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Researchers have found four new methods of harvesting solar energy from roadways

University of Rhode Island researchers are looking to obtain solar energy found in heat radiating off roadways in large cities and use it to illuminate signs, power streetlights, heat buildings and melt ice. 

K. Wayne Lee, leader of the study and professor of civil and environmental engineering at the University of Rhode Island, along with his team, have studied different ways to harvest solar energy from cities, and concluded that there are four different approaches they can take to do so. 

"We have mile after mile of asphalt pavement around the country, and in the summer it absorbs a great deal of heat, warming the roads up to 140 degrees or more," said Lee. "If we can harvest that heat, we can use it for our daily use, save on fossil fuels, and reduce global warming."

The first approach is to divide highways by wrapping flexible photovoltaic cells around the top of Jersey barriers, which would provide electricity to illuminate road signs and power streetlights. Also, photovoltaic cells could be set in the roadway between the Jersey barrier and the rumble strip. 

"This is a project that could be implemented today because the technology already exists," said Lee. "Since the new generation of solar cells are so flexible, they can be installed so that regardless of the angle of the sun, it will be shining on the cells and generating electricity. A pilot program is progressing for the lamps outside Bliss Hall on campus."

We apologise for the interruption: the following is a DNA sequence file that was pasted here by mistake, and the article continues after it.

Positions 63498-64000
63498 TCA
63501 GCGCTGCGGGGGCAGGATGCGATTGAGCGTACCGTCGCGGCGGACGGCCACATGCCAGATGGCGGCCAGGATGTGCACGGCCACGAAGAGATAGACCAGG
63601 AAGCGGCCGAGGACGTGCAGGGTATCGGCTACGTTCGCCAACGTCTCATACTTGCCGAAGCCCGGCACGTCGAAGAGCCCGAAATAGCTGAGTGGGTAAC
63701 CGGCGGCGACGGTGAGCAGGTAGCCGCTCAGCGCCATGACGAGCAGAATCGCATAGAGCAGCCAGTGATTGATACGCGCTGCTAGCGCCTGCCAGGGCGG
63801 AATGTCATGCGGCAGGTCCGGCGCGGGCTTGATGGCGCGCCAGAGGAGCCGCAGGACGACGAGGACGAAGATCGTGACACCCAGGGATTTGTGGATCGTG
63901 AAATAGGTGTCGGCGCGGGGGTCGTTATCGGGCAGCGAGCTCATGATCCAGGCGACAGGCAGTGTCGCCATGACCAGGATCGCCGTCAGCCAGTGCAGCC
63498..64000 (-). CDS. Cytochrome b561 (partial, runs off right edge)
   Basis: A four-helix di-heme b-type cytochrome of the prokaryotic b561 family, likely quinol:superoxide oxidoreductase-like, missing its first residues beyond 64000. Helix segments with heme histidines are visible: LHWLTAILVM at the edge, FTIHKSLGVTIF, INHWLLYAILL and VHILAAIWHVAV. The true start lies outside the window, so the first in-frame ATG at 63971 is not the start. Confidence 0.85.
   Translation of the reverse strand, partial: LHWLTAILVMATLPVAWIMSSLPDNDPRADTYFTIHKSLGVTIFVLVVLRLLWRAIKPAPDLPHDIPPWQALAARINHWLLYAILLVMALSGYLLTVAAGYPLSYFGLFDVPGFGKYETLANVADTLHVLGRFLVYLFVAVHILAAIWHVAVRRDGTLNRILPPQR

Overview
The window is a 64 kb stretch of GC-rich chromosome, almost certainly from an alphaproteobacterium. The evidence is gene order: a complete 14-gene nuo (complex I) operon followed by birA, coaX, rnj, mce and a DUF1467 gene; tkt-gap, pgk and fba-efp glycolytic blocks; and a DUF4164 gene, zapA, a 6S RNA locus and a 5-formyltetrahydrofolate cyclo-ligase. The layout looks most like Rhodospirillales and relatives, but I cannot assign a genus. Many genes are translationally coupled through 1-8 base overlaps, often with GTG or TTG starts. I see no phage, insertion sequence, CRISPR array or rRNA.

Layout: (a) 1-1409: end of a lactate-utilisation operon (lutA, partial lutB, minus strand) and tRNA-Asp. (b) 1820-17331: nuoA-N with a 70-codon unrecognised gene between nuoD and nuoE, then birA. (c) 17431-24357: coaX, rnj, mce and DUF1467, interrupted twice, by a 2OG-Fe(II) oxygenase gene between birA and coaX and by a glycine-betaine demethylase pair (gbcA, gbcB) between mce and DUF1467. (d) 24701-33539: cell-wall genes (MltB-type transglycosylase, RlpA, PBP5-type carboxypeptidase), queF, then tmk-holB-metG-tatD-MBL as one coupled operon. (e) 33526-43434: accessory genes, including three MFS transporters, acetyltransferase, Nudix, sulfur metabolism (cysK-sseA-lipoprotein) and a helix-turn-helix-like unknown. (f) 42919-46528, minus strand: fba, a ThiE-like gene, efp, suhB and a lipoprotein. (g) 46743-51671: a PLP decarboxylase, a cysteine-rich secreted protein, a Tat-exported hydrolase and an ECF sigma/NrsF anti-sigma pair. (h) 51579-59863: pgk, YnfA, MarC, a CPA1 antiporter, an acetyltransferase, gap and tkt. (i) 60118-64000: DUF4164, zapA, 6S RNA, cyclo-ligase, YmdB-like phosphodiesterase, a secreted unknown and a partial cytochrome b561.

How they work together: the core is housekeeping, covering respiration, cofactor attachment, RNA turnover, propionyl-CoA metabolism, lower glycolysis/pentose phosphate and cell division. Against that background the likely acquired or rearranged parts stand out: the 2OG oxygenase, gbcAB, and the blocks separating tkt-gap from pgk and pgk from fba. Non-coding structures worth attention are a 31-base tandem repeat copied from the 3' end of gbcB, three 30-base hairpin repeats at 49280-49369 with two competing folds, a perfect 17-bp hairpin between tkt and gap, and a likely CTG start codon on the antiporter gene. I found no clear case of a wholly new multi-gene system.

The second approach is to insert water-filled pipes under the asphalt and have the sun warm the water. This method will eliminate the need to salt bridges when they're icy because the heated water will be piped underneath bridge decks melting the icy as it passes. The warm water could also be used to help with heating and hot water needs at nearby buildings much like geothermal heat pumps

A third idea would be to generate a small amount of electricity using a thermo-electric effect. This works by connecting two types of semiconductors to form a circuit that links hot and cold spots, which could then produce electricity. Thermo-electric materials could be inserted into roadways to defrost roadways. 

The final approach is to replace asphalt roadways completely with roadways made of durable electronic blocks that have LED lights and sensors as well as photovoltaic cells within them. The blocks would be capable of illuminating roadway lanes, provide warnings when maintenance is needed and generate electricity. While the use of these road blocks would be helpful in harvesting solar energy, it costs $100,000 just to build a driveway with them. 

"This kind of advanced technology will take time to be accepted by the transportation industries," said Lee. "But we've been using asphalt for our highways for more than 100 years, and pretty soon it will be time for a change."

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